Continuing his onslaught against the Shaw's, Meyers also contributed and instigated antagonistic remarks regarding the actors and their reportedly very low wages. According to Ric, the actors were "forced" to stay in dormitories, too. Considering many actors and actresses eventually bought their own homes, or bought property overseas, Shaw being this tyrannical ruler of Movie Town seems a bit exaggerated. Furthermore, most Asians send the bulk of their money to their family, anyways. Let me reiterate: I'm not saying Shaw's paid his staff handsomely, nor am I saying he paid them pittances, I am saying that obviously it wasn't quite as bad as Meyers makes it out.

While Asian performers weren't paid exorbitant sums like those in Hollywood, the rate of pay, and the amount varies from one source to another, and their pay rate did increase over time. Again, Shaw treated his empire like a gigantic factory. And really, Movie Town was like its own self contained world by which many probably didn't need, or want to venture beyond its walls. At least this much seems to be true--the performers were paid a monthly salary plus a set amount per film. Bonuses were given to those whose films did well. Also, numerous actors were allowed to freelance over time. This is discussed further in another chapter regarding Ti Lung. The lives of Shaw's stable of stars is made rather obvious in many of Shaw's own movie promotional materials as well as an interview with Ti Lung on several Shaw Brothers Hong Kong DVDs in recent years. Bruce Lee, having become accustomed to the Hollywood lifestyle, famously rejected Shaw's initial standard contract when he returned to Hong Kong to make movies there in the early 70s. Reportedly, he was to have come to terms with Shaw's sometime in 1973, but he died before he could work there. It's entirely logical that the competition, both big and small, would have to offer more lucrative options if they were to compete and Golden Harvest (run by former Shaw executive, Raymond Chow) did that very well by snatching both Bruce Lee and Michael Hui away from Shaw's.

As already stated, Shaw patterned his empire on the old Hollywood Studio System wherein his acting stable was under contract and weren't allowed to seek work elsewhere without permission lest they be sued. He also owned a large series of ever expanding theater chains where his films and others distributed by them (including all manner of foreign imports) would be shown. While the pay may have been paltry for some, it's obvious many enjoyed a comfortable life, nonetheless. In addition, many actors were allowed to freelance and many enjoyed the fruits of their labor--For example, Ti Lung bought a HK500,000 home and owned his own private gym; Fu Sheng bought a 3.1 million Spanish style villa and likewise fancied fast cars; Liu Chia Liang drove a Benz and a Rolls Royce; Yueh Hua and Tanny owned their own home; Lo Lieh owned property in America, etc. Not too shabby for actors with their arms and legs shackled to the table legs of an Iron Fisted Boss.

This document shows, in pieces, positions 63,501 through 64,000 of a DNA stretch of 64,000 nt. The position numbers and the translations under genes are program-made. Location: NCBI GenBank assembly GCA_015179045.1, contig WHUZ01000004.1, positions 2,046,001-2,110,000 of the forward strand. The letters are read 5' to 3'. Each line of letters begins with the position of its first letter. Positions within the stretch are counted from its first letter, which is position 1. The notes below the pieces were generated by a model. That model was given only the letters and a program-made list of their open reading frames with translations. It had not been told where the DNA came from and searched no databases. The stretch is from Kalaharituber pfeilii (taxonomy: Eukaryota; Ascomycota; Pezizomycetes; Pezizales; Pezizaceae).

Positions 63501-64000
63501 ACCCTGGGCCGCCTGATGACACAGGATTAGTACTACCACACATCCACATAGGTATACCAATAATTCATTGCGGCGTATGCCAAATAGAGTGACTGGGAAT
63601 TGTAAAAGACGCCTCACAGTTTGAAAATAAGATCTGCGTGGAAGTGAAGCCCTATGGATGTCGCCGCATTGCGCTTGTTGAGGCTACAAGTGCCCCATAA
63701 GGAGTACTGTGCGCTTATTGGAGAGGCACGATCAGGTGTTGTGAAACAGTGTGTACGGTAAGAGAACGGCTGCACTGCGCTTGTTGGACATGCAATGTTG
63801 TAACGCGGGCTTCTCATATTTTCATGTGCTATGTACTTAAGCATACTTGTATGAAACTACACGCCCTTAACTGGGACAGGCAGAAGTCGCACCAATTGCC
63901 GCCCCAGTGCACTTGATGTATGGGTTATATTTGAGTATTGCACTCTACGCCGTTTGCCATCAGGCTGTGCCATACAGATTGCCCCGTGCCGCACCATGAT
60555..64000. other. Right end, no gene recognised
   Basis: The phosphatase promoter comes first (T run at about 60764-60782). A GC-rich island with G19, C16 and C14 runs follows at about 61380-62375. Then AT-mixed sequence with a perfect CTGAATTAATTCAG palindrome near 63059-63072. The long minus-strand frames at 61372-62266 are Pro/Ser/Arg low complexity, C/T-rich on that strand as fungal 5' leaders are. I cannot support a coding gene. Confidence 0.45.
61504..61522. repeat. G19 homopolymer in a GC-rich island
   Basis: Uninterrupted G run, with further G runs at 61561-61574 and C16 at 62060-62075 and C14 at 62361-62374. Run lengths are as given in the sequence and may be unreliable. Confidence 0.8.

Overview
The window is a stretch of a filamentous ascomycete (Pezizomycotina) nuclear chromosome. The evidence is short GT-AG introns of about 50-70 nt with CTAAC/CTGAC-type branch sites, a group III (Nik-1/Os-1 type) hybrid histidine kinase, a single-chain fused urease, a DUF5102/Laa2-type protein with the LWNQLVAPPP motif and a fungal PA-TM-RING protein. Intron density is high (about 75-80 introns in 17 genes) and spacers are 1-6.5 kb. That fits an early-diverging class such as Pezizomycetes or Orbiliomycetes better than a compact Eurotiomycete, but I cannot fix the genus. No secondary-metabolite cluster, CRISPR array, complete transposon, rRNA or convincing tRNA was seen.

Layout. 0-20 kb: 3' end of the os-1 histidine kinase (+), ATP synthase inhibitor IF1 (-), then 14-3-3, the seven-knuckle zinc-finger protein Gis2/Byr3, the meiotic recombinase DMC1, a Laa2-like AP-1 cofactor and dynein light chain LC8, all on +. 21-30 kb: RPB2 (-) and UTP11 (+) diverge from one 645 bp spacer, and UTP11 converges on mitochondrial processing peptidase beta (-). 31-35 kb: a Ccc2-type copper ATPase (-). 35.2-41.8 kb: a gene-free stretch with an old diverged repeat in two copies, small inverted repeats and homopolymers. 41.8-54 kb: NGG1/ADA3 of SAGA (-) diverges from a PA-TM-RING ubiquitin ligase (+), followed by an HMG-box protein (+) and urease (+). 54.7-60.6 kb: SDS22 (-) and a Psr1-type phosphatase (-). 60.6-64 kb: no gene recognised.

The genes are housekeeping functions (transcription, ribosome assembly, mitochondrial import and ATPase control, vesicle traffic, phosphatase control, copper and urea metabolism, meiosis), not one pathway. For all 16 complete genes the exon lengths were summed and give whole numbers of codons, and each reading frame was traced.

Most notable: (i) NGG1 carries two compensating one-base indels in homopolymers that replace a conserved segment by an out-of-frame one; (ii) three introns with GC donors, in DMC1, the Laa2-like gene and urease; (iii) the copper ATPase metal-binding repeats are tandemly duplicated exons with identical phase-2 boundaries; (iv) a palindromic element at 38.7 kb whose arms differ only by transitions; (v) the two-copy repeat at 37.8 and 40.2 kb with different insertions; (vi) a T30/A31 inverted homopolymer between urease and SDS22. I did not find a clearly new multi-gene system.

NUMBERS 66-97!

66. "This is going to be a very difficult film to do audio commentary for...nominally I am here to give you fascinating information on the making of the film and the various actors..." *--Yes, all of your commentaries are difficult, Ric. If only you did one where you actually DID talk about the making of the film, or did more than lazily read off an IMDB listing for the actors and actresses whether they're in the actual films or not.

67. On the Funimation Shaw Brothers DVDs, there's a promo reel that plays prior to the films menu screen. A narrator talks over a series of scenes from the various movies and says "Shaw Brothers...who brought classic kung fu style to modern America!" No mention of Ric Meyers anywhere, sorry.

68. Judging by listening to his numerous commentaries, IMDB is Ric's best, and most trusted friend.

69. Meyers states there were no dolly shots in HK cinema till 1985 because, "They're not that sophisticated...they didn't know what wheels were in HK till, like, 1985." *--Funny that production companies like Shaw Brothers were using dollies well before then such as in 1972s THE 14 AMAZONS and THE FUGITIVE. Look for a behind the scenes image from 14 AMAZONS in the next chapter.